Still, on a morning after like this, you could be forgiven for thinking that it's the elite institutions in American life--courts and state legislatures (although, are you noticing, the sphere of what's "elite" keeps expanding?)--that are ready to contemplate marriage for gay people, and that Americans themselves (Liz Lemon's insistence that no Americans are any more real than any others notwithstanding) aren't. The State Supreme Court extends marriage rights to same-sex couples in California. Californians use a ballot initiative to take the right away. Maine's state legislature passes marriage equality legislation, and voters take the right away. In some jurisdictions (namely, Maine and California), public policy may be slightly outstripping public opinion. But the New York Times has recently taken a close look at whether public opinion on gay rights issues leads or lags behind public policy in all 50 states, sparked by a paper in the American Political Science Review (via Nan Hunter's indispensable blog). Only in Iowa does partnership recognition (in that state's case, marriage) outstrip public support. (In fact, illustrating the vagaries in polling and voting, in this survey, just over half of Mainers support the right to marry.) But the study does not stop at examining attitudes on marriage. Over 50 percent of residents in almost every state (Oklahoma and Utah being the two exceptions) support health benefits for same-sex partners, and yet only 14 states offer this protection. A few more states have enacted workplace and housing discrimination protections, but again, virtually all states see a majority supporting this protection. In fact, average Americans want gay people to have protections--not necessarily marriage, yet, but we're getting there.
Still depressed? Consider, first, that Maine didn't even have a basic anti-discrimination law until 2005--and had a number of false starts there, too, with voters twice repealing existing protections. And, on the federal level, news is better. Last week Obama signed the hate crimes bill, which, as the National Center for Transgender Equality points out, is the first time the federal government has enacted protections for transgender people. Meanwhile, Nan Hunter reports, ENDA is "chugging along;" Senate hearings are coming up this week, House hearings have already happened, and House members are planning mark-up "soon."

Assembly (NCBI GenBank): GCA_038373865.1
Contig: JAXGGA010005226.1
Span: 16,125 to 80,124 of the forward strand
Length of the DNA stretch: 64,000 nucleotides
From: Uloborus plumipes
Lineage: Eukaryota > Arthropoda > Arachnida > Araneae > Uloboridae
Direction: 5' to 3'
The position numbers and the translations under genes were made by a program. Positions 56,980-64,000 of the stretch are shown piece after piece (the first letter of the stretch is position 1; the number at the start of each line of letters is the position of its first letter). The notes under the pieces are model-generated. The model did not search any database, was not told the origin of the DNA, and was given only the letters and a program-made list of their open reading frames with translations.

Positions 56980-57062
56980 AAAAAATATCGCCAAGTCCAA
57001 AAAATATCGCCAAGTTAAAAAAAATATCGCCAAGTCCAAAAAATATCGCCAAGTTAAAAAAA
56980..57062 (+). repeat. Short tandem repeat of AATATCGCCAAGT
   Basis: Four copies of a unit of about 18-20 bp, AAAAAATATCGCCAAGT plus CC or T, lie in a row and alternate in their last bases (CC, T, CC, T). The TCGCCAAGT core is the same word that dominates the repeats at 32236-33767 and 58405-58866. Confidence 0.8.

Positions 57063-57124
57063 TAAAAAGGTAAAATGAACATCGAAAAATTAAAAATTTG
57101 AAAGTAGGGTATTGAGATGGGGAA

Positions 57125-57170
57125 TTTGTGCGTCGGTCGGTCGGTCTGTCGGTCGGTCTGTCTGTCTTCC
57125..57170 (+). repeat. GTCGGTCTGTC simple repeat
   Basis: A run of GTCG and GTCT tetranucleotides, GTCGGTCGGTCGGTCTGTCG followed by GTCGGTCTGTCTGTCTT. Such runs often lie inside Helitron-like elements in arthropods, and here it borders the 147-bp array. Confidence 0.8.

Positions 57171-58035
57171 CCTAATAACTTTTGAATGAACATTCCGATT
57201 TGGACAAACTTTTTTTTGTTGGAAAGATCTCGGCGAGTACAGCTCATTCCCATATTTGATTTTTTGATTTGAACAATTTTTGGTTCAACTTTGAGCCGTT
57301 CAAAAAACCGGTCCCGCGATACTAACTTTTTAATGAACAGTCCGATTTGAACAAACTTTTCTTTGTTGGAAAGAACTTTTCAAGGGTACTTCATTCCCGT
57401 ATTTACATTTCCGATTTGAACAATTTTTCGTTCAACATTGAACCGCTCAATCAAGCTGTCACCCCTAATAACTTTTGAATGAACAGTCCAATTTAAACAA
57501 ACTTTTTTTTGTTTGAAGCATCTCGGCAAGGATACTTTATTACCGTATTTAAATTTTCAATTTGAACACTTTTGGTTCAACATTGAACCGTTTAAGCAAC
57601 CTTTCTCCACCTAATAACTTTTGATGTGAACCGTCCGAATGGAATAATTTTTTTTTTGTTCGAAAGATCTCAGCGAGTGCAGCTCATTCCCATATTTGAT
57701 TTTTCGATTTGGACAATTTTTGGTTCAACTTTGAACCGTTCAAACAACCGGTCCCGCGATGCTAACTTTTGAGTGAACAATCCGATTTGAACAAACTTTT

And on the subject of looking on the bright side: at TAPPED, Adam Serwer has a rundown of LGBT candidates who did well running for office--some--Mark Kleinschmidt in Chapel Hill and Charles Pugh in Detroit--even won! (And another, Annise Parker in Houston, heads to a run-off election.)
In April of 2008, KBR employee Dawn Leamon went public. A few months earlier, she had been raped and sexually assaulted by co-workers while deployed at Camp Harper, in Iraq, and after weeks of being pressured not to report the incident, forced to work alongside her attackers, and medically neglected, Leamon brought the story to a Houston attorney and to The Nation. Leamon joined a slowly building chorus of female defense contractor employees who'd been raped or sexually assaulted by co-workers while in Iraq, to utter impunity on the part of their assailants. In response, the Senate Foreign Relations Committee called a hearing to investigate why the Justice Department had not prosecuted any sexual assault allegations in Iraq since the going to war in the country.
When it turned out that defense contractors often required employees, as a condition of employment, to submit to binding private arbitration in disputes with the contractors (including allegations of sexual assault), instead of bringing complaints to public courts, and that the Department of Defense claimed they couldn't prosecute for this very reason (even though these clauses only prevented civil suits), Senator Ben Nelson, who called the hearing, offered a simple solution: "This might be something you want to require and include in your contracts--before you award them," Karen Houppert reported in The Nation.
Freshman Sen. Al Franken took Nelson's suggestion seriously, and has pushed through an amendment to a Defense Appropriations bill that would prevent the Pentagon from doing business with contractors who force employees into binding arbitration over rape and sexual assault charges. (As Jon Stewart put it, "How is that a loophole that needs closing?")
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After another KBR employee, Jamie Leigh Jones, began speaking out about her own gang rape in December 2005, she met other women with similar stories, and in response formed a non-profit to support women who experienced sexual assault at the hands of co-workers while employed by a defense contractor. When Houppert reported on Jones's organization in The Nation, by then supporting forty women, Houppert observed, "Most of these complaints will never see the light of day."
Adding insult to injury, the Department of Defense could prosecute these crimes under the Military Extraterritorial Jurisdiction Act and the Patriot Act's special maritime and territorial jurisdiction provisions, but has opted not to. In the face of DoD inaction, survivors, meanwhile, had signed away their right to sue civilly and were left only with arbitration.